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Mini-Rally in Place Ahead of Q1 End, PCE Numbers

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Over the past five trading days — basically since market participants stopped worrying that a massive banking industry collapse was imminent — we’ve seen admirable strength: Up four of the past five sessions on the Dow and the S&P 500, three of five for the Nasdaq and Russell 2000. The S&P and Russell were the leaders for the past week of trading, +3.05% and +3.90%, respectively. The Dow and Nasdaq are up +2.84% and +2.28%, respectively.

In the past month of trading, only the Russell is in the red — and by a fairly deep -6.85%, considering the Dow is +0.60%, the Nasdaq +5.57%, the S&P +2.52% since the last day of February. Should things hold through tomorrow, it will be the second up-month in the first three of the year for all but the small-cap index. What’s exceptional about this is that it comes during the same month the collapse of SVB was reported. That did take the indices down fairly steeply three weeks ago, but all but the Russell have buoyed back impressively.

For today, the Dow gained another +142 points, +0.44%. The S&P gained +0.57% while the Nasdaq won the day again, +0.73%. Once more, the Russell lagged the field for the session, -0.18%. Today fairly nicely represents what we’ve seen over the past week of trading: large-cap tech names like Apple (AAPL - Free Report) and Microsoft (MSFT - Free Report) are the new safe haven in equities, with their still-strong margins and product offerings looking to weather any storm. Small-caps, on the other hand, may be more prone to hardship during a possible recession and/or further bank contagion.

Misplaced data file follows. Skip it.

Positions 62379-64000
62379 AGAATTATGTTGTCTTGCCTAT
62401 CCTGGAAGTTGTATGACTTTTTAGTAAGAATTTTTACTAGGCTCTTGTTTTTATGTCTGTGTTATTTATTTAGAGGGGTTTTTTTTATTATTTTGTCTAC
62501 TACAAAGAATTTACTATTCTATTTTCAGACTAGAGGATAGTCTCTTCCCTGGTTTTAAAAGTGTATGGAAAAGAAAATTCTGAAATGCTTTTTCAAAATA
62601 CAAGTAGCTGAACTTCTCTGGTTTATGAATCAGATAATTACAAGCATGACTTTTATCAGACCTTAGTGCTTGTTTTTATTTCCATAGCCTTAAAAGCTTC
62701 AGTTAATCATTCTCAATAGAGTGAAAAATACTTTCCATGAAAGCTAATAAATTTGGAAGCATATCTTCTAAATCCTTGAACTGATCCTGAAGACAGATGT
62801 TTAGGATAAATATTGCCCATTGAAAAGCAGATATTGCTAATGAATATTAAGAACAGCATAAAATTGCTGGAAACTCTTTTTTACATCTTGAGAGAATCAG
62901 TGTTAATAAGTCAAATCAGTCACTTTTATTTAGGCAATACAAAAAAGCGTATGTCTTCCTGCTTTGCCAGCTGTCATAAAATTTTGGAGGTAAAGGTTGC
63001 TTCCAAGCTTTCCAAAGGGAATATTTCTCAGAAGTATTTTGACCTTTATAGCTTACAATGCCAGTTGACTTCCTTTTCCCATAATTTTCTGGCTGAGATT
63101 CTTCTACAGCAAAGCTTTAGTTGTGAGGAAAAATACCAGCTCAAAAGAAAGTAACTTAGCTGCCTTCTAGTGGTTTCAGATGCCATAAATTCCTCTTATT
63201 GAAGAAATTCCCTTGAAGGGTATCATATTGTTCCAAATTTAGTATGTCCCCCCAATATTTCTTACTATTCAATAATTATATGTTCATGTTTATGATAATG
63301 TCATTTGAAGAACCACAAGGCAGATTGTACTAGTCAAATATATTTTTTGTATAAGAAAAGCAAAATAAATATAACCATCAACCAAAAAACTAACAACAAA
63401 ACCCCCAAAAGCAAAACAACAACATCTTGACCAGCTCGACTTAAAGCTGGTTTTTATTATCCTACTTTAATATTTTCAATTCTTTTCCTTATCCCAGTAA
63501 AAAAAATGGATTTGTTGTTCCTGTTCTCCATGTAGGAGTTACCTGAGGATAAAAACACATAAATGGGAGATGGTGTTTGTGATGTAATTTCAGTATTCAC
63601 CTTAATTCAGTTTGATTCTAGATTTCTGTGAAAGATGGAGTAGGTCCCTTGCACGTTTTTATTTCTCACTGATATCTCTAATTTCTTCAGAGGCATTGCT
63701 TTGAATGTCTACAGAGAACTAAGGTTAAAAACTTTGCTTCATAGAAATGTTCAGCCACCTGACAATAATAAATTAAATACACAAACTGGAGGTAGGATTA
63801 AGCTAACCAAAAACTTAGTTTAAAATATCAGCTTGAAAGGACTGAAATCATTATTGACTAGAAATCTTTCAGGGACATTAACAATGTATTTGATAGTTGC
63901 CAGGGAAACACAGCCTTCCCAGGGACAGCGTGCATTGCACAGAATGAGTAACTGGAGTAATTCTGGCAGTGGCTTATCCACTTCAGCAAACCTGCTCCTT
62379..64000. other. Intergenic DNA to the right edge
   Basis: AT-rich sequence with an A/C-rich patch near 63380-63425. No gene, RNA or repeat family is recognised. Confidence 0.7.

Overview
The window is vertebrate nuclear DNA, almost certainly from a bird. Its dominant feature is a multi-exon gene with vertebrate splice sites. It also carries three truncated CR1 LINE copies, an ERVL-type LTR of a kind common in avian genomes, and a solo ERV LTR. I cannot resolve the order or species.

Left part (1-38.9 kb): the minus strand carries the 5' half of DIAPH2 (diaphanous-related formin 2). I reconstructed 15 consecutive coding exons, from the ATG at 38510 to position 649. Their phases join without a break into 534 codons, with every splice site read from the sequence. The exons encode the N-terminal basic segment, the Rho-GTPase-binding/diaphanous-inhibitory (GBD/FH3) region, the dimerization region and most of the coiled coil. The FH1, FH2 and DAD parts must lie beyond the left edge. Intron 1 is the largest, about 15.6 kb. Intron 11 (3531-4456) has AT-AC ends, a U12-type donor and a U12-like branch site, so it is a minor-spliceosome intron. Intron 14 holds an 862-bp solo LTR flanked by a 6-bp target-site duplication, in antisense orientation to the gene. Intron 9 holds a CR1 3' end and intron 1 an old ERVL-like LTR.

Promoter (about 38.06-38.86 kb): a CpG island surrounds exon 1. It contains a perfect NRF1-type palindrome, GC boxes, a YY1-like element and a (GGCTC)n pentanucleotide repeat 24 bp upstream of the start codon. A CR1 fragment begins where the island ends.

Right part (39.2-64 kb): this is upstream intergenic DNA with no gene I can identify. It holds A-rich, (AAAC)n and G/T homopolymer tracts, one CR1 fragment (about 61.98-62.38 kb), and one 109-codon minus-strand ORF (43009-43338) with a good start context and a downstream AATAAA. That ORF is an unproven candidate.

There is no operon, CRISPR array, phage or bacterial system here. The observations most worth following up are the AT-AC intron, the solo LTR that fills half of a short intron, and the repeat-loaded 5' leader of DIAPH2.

Tomorrow morning brings us the most important economic metric of the week, Personal Consumption Expenditures (PCE) — that report Fed Chair Powell repeatedly cites when giving his press conference following monetary policy meetings with the Federal Open Market Committee (FOMC). In fact, including tomorrow we’ll get two PCE reports before the next FOMC meeting, which is scheduled for May 1st-2nd. Meaningful drops, especially year over year and in core prints (subtracting volatile food & energy costs), might help spur along a new dot-plot scenario for the Fed as early as the May meeting.

Thus, when we check PCE results Friday morning, the first thing we’ll look for on the year-over-year results is that the numbers go down (or stay flat), rather than tick up, as they did a month ago. Year-over-year headline reached +5.4% for January and +4.7% on core. These are off cycle highs +6.3% and +5.2%, respectively, in September of last year. Neither of last month’s numbers were remotely close to the Fed’s optimum +2% inflation, however, so regardless what becomes of tomorrow’s report, we’ll still have a long way to go.

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